Radcliffe-BROWN (Radcliffe-Brown), Alfred Reginald( English social anthropologist)
Comments for Radcliffe-BROWN (Radcliffe-Brown), Alfred Reginald
Biography Radcliffe-BROWN (Radcliffe-Brown), Alfred Reginald
(1881-1955) - English. social anthropologist, developed the structural-functional approach in anthropology and made a major contribution to the emergence of social anthropology as a generalizing the. Discipline. He was educated at Cambridge (1901-06). Conducted extensive field research on the Andaman Islands (1906-08) and in the West. Australia (1910-12). Headed the Department of Social Anthropology in Cape Town (1920-25), Sydney (1925-31), Chicago (1931-37), Oxford (1937-46). Prof.. Social Sciences and director of the Inst for Social Research in Un-cho Farouk I of Alexandria (1947-49). In 1951-54 worked in the Un-cho Rhodes in RSA. Africa. Basic Fixes. work: 'The inhabitants of the Andaman Islands' (1922),' Social organization AUS. tribes' (1948), 'Method in Social Anthropology' (1958), 'Structure and function in primitive on-ve' (1961).
On the formation of the theory. views of R.-B. was influenced by Comte, Spencer, his Cambridge professors A. Haddon and Y. Rivers English. philosopher of science have. Uevell, but above all - Durkheim and French. Sociology. school. He likes the natural scientific methods, set out to create 'natures. sciences on-ve ', R.-B. attached great importance to the collection of empirical. material and saw the task of science to gather facts and the explication of concepts through the progressive induction. Hd. to anthropological. research, he believed finding commonalities, sustainable forms of unity in diversity in the existing on -. In his view, anthropology must be a science, which runs from empiricism, classification, and omni-directional induction to the postulation of a general theory. To become a true science, it must abandon 'psikhol. and pseudo. speculation ', and strictly obey the verifiable facts of the theory of. On of RA-B. represented as dynamic. based on mutual trust system of interdependent elements that are functionally consistent with each other. 'Estestv. science of the ob-ve must answer three sets of issues: how about the islands are structured, operated and developed, ie. seen on the islands in the structural, functional and evolution. aspects'. Rejecting the possibility of the use of history. material for constructing a theory, R.-B. suggested as an alternative to begin construction of a theory based on the compare, analyze existing, available directly. Observation of in-(and primitive, and sovr.) conceive of social anthropology and how to compare, sociology. He focused his efforts on to compare the structural analysis and the classification of types and forms of social structure in relation to primitive on-you studied him and his colleagues in the field studies. Classic. example of such an approach was his book 'The social organization AUS. tribes'. Great contribution made AR-B. in the development of concepts and terms of structural-functional approach, . giving the definitions of 'social structure' (placement of people in the social system) and 'social organization' (systematization of types of activity in the social system), . and also to develop for the Anthropology of such important concepts, . as the 'Corporation', . 'consolidation', . 'structural contradictions', . 'ritual status', . 'ritual value', . 'cooptation', etc.,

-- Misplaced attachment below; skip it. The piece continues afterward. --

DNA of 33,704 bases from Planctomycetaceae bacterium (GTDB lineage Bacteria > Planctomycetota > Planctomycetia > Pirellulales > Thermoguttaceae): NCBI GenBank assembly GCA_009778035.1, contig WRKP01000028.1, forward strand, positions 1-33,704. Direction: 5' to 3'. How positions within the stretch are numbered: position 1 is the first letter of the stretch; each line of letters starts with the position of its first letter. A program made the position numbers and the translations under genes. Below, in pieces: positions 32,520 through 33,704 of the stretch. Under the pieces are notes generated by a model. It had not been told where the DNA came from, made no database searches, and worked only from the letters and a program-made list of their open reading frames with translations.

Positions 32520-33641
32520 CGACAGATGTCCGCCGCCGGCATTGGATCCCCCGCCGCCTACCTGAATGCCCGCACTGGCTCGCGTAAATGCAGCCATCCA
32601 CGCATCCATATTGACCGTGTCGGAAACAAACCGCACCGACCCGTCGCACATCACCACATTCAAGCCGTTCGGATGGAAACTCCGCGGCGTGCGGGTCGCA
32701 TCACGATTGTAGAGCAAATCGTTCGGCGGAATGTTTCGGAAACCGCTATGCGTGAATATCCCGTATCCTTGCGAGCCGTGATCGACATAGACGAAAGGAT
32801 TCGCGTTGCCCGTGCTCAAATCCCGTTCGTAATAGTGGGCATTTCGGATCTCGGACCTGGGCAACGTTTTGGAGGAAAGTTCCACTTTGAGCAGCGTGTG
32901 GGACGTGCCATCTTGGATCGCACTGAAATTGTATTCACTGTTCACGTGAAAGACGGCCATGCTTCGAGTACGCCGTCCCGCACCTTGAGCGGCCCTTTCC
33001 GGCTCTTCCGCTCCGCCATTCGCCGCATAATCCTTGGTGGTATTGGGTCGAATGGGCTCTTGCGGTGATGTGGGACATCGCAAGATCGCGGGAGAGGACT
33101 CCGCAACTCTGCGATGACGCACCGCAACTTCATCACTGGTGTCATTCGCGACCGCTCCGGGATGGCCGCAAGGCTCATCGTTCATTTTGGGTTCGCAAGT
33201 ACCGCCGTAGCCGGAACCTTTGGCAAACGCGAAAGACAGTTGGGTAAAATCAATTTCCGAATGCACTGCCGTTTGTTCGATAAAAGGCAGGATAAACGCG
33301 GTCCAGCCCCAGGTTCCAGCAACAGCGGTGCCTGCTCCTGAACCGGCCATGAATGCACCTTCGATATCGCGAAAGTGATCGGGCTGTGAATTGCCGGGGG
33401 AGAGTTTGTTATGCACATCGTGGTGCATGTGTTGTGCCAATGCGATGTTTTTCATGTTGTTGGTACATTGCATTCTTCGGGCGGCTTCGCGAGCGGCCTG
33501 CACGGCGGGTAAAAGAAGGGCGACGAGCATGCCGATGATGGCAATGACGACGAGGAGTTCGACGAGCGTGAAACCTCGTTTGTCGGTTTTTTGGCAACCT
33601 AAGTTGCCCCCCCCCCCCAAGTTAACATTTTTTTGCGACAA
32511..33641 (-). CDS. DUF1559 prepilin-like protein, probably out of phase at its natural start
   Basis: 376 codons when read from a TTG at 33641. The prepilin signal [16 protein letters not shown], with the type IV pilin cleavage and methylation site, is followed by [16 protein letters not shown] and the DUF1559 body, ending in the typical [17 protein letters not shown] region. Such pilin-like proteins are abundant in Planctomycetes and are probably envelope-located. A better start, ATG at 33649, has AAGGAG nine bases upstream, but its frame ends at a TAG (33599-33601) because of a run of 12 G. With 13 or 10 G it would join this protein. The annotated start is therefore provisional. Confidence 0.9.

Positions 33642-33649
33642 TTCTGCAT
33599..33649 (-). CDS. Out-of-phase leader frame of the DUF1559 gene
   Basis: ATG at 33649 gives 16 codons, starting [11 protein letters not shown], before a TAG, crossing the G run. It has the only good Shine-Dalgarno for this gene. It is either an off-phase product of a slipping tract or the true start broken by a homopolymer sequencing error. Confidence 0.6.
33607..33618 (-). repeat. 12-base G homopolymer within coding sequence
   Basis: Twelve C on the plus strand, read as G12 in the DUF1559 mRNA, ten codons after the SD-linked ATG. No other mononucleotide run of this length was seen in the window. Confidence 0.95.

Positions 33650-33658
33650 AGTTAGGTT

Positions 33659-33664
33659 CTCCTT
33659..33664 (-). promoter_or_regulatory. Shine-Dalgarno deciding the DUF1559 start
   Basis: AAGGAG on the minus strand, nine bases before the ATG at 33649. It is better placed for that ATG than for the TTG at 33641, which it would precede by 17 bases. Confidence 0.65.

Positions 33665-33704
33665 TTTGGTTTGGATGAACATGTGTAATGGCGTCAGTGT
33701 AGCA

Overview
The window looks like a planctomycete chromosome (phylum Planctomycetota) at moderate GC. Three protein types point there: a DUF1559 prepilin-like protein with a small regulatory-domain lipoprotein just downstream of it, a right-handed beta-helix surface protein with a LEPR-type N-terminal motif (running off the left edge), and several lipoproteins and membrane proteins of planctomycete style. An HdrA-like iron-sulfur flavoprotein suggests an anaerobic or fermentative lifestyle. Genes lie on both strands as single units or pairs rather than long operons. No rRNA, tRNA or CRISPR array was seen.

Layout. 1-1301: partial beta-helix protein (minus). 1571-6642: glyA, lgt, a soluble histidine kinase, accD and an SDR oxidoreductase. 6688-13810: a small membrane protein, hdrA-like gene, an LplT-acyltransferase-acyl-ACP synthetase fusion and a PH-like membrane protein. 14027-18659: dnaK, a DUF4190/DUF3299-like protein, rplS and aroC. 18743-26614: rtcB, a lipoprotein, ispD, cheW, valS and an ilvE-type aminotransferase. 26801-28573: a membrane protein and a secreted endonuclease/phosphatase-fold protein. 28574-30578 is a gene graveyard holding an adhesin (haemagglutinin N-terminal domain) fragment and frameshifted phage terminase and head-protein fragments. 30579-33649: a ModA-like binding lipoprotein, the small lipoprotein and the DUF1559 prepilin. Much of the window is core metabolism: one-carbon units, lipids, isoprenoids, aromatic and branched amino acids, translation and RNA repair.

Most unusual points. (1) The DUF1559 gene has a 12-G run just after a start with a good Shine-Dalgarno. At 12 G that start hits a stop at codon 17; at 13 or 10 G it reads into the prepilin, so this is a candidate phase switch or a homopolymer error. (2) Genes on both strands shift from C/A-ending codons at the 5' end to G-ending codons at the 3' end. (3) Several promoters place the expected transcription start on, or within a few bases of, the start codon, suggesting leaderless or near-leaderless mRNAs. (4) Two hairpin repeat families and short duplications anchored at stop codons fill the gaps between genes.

. Methodology. originality of his approach is to consider social phenomena as natures. facts (in the spirit of Durkheim), but RS-B. not take Durkheim's reification of social facts, as well as its methodology. demands a causal explanation of some other social facts, as an alternative to RS-B. proposed to look for common structural principles underlying the decomp. social facts.
RI-B. had an enormous influence on a generation of English. social anthropologists, but also played an important role in promoting the structural and functional ideas in America, where this approach was further developed (Warner, R. Merton, Parsons, and others).